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Advocates say ranked choice voting will restore trust in democracy; Secretary of State’s Office opposes it

At a Wednesday House Appropriations Committee hearing, the Secretary of State’s Office testified in opposition to a bill that would permit the use of ranked choice voting in local elections. At the same hearing, proponents of the bill said ranked choice voting is a pro-democracy reform that will strengthen elections and faith in government.

Under a ranked choice voting system, voters may rank multiple candidates in order of preference. For single-winner elections, votes are tabulated using a method called instant runoff voting. After voters’ first-choice votes are tabulated, the candidate with the lowest number of votes is eliminated. Subsequently, votes for the eliminated candidate are transferred to the next ranked candidate on those ballots. Votes are retallied, and the process continues until one candidate reaches a winning threshold.

The method gets a bit more complicated in elections for multiple-member offices. After the winning threshold is calculated based on the number of seats to be filled and the number of votes cast, ballots are counted in rounds and votes are transferred to candidates based on who has been eliminated and who has passed the winning threshold.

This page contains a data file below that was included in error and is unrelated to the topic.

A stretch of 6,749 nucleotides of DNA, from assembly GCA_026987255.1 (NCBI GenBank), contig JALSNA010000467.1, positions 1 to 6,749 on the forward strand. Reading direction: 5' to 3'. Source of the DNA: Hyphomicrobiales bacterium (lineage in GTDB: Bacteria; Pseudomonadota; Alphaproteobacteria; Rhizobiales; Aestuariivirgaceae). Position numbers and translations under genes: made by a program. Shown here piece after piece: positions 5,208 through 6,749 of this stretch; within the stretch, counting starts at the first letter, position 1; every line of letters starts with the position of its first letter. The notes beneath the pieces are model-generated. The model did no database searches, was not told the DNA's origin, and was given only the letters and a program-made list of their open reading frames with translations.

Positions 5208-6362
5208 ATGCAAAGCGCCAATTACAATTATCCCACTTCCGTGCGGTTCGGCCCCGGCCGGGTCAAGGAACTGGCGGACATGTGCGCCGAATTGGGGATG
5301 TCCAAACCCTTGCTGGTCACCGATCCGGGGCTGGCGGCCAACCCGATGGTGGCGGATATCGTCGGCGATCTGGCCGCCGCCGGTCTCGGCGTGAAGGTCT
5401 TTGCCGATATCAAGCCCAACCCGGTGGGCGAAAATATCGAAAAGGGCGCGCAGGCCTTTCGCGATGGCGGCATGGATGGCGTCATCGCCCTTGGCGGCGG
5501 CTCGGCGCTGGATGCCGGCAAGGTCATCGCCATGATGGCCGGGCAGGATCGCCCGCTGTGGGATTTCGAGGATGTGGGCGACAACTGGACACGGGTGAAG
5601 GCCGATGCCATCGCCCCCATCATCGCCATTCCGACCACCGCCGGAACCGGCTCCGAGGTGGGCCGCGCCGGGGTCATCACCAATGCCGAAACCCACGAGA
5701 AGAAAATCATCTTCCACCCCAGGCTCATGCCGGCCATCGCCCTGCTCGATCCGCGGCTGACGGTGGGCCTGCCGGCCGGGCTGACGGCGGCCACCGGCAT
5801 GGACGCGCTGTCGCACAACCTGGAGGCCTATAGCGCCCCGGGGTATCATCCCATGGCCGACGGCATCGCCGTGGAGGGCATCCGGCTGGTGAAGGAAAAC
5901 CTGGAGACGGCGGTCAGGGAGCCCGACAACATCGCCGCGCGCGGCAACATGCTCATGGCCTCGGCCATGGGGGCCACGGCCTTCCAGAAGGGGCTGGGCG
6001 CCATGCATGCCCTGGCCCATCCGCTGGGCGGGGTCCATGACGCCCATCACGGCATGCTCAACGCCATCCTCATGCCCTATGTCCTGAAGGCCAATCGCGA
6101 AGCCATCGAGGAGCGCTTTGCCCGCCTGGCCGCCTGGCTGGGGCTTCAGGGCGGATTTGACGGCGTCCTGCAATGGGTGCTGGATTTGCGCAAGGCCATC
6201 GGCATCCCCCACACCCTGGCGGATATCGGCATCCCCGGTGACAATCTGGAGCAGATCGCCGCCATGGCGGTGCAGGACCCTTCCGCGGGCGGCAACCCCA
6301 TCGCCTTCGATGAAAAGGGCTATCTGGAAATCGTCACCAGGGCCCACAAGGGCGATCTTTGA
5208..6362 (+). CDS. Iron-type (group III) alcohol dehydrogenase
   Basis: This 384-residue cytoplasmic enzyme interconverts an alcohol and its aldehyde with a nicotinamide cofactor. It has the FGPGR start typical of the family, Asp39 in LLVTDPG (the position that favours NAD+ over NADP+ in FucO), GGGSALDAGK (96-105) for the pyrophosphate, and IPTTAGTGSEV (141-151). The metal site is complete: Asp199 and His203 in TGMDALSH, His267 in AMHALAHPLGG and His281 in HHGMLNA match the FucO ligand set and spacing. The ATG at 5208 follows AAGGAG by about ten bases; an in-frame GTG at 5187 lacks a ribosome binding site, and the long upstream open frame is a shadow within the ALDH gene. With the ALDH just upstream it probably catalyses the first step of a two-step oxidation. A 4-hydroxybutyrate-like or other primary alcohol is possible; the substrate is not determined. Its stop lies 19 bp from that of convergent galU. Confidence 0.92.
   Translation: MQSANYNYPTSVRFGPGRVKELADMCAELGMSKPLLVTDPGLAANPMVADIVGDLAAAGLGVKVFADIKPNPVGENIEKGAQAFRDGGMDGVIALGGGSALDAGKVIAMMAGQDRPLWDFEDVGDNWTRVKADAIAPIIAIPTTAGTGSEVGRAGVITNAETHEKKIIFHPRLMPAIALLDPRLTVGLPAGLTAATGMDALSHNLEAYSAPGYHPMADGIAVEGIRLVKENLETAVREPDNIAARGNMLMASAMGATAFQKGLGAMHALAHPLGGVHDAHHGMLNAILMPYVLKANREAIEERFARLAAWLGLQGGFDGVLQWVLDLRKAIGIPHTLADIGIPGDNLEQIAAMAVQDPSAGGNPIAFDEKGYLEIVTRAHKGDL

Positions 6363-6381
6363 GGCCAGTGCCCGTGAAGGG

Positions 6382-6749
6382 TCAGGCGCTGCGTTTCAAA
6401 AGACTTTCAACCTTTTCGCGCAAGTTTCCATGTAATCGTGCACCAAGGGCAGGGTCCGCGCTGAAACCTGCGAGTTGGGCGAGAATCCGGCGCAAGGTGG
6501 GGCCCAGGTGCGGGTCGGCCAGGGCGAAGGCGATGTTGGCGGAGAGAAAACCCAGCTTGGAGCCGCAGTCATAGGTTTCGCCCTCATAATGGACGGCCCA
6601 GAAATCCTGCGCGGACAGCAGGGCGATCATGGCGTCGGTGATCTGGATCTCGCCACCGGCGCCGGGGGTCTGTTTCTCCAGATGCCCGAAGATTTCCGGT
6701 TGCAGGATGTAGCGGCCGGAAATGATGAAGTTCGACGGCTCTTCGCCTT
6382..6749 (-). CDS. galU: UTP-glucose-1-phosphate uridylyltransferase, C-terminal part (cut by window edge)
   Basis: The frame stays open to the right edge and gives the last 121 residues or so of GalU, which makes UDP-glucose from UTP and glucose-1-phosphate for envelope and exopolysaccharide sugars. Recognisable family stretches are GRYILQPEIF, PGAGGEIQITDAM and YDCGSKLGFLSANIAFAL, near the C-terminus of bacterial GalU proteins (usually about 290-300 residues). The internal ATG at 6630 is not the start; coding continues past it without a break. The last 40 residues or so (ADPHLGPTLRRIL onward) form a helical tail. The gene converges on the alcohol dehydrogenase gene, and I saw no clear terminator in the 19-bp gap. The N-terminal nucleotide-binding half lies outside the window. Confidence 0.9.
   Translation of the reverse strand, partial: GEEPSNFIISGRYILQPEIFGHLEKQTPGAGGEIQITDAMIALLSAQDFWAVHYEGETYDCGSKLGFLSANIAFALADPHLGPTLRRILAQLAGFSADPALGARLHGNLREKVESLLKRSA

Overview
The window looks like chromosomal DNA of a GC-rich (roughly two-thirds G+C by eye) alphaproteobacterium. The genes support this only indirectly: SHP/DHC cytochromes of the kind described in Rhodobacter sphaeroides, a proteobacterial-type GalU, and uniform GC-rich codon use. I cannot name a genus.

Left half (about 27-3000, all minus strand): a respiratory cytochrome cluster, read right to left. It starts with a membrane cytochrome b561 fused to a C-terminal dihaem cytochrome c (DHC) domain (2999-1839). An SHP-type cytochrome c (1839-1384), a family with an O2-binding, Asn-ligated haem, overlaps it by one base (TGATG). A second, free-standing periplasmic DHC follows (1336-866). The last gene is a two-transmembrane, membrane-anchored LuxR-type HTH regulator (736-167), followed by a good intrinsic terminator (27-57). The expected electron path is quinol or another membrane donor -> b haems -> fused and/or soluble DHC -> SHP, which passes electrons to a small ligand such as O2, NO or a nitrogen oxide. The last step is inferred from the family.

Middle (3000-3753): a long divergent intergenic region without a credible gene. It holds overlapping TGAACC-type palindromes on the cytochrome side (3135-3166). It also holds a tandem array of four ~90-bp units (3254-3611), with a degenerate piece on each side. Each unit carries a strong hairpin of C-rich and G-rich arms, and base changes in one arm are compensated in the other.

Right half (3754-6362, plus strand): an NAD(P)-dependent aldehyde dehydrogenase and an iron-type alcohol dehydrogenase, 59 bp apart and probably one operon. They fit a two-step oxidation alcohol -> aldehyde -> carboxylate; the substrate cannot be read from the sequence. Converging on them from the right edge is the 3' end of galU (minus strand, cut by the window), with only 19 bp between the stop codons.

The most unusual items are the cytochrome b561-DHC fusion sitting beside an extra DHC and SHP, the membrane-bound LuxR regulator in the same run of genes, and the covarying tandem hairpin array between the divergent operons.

Jay Jennings, Legislative Director for the Secretary of State’s Office said the bill, sponsored by Rep. Kirsten Harris-Talley (D – Seattle) would result in diminished voter confidence.

House Bill 1156 encourages entirely new methods to be adopted in an unknown number of jurisdictions from school board members, city council members, port districts and the like. These are unpredictably spread throughout the state, sometimes in overlapping counties.”

According to a legislative summary of the bill, here are a few the main provisions.

  • Permits the use of ranked choice voting (RCV) in elections for offices in counties, cities, towns, school districts, fire districts, and port districts, and establishes certain requirements for RCV ballot design and vote tabulation.
  • Adds a cost-recovery provision to the Washington Voting Rights Act (Act) to allow a person who files a notice alleging a violation of the Act to recoup research costs, up to $30,000, if the political subdivision adopts a remedy in response to the notice.
  • Permits the Secretary of State to provide grants to local governments to implement RCV, switch to even-year elections, or make changes to their electoral system in response to a notice filed under the Act, subject to appropriation.

Jennings says the number of local jurisdictions and potential outcomes of elections within each will lead to voter confusion.

There are 1,086 eligible jurisdictions, so the number of possible permutations seems nearly infinite, Considering the potential number of variations, you may share our concern regarding voter confusion. As proposed, each of the governing bodies and jurisdictions could choose a new and slightly different method for casting ballots, and a new and slightly different algorithm to determine the outcome of an election. And all of this is to be presented on one ballot.”